Following the Phnom Penh Municipal Court’s order that he choose new lawyers, British businessman Gregg Fryett spoke out yesterday, asserting his innocence in the multimillion-dollar fraud case against him that began last month.
In an email, Fryett, who is also wanted in Britain, characterised his detention as “highly contentious”, and slammed the prosecution as “struggling to evidence any of the allegations”.
“This is nothing more than a false prosecution brought by corrupt officials thereby falsely imprisoning us,” he wrote, adding that he felt the court’s conduct was damaging the image of the judiciary, as well as that of the country as an investment for foreign capital.
Facing allegations of business fraud and money laundering along with four alleged associates, of whom some are Cambodian-American, Fryett went on to claim the UK and US embassies are looking closely into his case.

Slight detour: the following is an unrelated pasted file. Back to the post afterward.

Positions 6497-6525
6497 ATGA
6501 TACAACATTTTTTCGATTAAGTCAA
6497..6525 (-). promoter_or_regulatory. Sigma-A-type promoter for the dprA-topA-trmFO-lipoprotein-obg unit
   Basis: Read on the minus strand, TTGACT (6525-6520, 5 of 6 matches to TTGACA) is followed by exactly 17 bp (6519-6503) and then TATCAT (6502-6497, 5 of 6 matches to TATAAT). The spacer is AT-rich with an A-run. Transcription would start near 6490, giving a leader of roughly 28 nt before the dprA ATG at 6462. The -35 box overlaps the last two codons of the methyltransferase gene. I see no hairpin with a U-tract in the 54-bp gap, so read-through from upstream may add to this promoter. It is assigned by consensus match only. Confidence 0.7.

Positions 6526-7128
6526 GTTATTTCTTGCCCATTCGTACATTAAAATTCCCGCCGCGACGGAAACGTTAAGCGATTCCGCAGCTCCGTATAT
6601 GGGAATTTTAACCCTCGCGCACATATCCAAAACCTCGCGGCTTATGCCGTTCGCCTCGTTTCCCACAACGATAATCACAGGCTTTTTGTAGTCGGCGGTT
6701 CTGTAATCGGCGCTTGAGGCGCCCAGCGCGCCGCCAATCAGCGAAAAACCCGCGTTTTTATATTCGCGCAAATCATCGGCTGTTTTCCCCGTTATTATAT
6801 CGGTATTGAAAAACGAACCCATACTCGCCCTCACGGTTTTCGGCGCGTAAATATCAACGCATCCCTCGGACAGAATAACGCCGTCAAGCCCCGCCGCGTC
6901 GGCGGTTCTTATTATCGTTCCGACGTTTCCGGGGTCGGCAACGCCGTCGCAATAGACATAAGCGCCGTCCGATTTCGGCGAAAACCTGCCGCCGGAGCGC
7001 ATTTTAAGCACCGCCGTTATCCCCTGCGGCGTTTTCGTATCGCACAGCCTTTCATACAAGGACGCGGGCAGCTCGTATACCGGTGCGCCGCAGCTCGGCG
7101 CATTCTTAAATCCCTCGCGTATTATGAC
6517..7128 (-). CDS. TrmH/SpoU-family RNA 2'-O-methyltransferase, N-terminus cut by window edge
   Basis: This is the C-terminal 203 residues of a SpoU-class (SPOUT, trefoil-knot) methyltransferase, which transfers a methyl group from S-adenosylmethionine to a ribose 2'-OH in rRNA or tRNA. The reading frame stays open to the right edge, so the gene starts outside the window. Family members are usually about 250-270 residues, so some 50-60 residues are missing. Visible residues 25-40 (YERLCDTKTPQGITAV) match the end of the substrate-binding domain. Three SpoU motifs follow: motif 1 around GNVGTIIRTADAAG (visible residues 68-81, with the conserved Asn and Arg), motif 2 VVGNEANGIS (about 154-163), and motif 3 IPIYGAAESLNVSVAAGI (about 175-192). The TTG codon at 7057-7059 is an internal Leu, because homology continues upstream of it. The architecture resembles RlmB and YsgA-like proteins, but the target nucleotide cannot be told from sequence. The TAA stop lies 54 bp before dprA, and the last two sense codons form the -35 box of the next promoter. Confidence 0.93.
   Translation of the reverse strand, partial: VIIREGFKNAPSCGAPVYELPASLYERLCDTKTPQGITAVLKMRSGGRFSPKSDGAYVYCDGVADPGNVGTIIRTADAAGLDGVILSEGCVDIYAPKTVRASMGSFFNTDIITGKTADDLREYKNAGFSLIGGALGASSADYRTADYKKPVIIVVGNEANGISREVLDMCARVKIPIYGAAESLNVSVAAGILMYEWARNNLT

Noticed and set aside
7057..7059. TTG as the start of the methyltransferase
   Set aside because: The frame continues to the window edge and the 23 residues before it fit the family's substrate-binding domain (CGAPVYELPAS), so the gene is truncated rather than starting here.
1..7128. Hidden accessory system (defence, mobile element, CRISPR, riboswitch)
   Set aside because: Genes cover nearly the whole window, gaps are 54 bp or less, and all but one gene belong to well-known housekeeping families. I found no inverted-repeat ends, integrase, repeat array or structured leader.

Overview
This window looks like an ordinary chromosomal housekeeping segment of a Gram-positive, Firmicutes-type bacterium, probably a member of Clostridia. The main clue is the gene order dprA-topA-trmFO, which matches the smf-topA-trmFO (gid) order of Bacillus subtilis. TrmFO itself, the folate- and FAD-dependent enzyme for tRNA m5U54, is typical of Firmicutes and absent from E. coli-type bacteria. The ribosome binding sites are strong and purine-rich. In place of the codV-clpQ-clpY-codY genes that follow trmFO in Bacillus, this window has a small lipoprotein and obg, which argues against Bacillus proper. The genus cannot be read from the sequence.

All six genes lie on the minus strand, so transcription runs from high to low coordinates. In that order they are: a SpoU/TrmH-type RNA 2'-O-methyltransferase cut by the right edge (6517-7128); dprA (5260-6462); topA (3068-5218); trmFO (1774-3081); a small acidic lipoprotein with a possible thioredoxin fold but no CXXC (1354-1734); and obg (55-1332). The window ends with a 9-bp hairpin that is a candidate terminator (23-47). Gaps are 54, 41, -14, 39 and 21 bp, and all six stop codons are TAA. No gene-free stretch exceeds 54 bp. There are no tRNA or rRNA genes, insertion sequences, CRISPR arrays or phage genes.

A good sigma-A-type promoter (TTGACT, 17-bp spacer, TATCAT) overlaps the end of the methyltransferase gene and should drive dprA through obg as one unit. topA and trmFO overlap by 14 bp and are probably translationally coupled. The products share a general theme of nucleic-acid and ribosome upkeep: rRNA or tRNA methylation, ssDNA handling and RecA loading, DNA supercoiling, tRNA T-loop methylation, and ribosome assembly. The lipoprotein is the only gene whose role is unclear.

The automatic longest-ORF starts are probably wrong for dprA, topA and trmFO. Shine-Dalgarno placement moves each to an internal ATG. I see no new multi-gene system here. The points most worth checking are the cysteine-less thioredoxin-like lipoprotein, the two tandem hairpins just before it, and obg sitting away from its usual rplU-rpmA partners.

“The issues of this case were discussed in the European Parliament last night by James Carver MEP. And the two embassies are growing more concerned by the day with the likely international repercussions of the detention and prosecution,” he said.
Carver, who represents Britain’s far-right UKIP party, raised the Fryett case in Parliament on Monday.
“That Fryett has spent 31 months . . . before being brought to trial, in jail, raises many concerns for those who champion justice, also questioning Cambodia’s reputation by highlighting the systemic problems in her justice system,” Carver said.
Fryett, 47, claimed he alerted the Office of the UN High Commissioner for Human Rights (OHCHR) and stated his intention to bring the issue to multiple international courts. The OHCHR in Cambodia did respond to a request for comment as of press time.
Responding to allegations of faking public documents to clear more than 770,000 hectares of state forest lands in Banteay Meanchey province between 2010 and 2012, Fryett offered up a July 5, 2012, letter signed by Banteay Meanchey Provincial Governor Oung Eoun and addressed to Prime Minister Hun Sen detailing problems with the criminal investigation brought against Fryett and his associates.
A translation of the letter provided criticises the Forestry Administration official who filed the complaint, Vann Sophana, along with former deputy provincial governor Tuor Theanty and disgraced Phnom Penh judge Ang Maltey, accusing them of abusing their power and corruption.
ADDITIONAL REPORTING BY ALESSANDRO MARAZZI SASSOON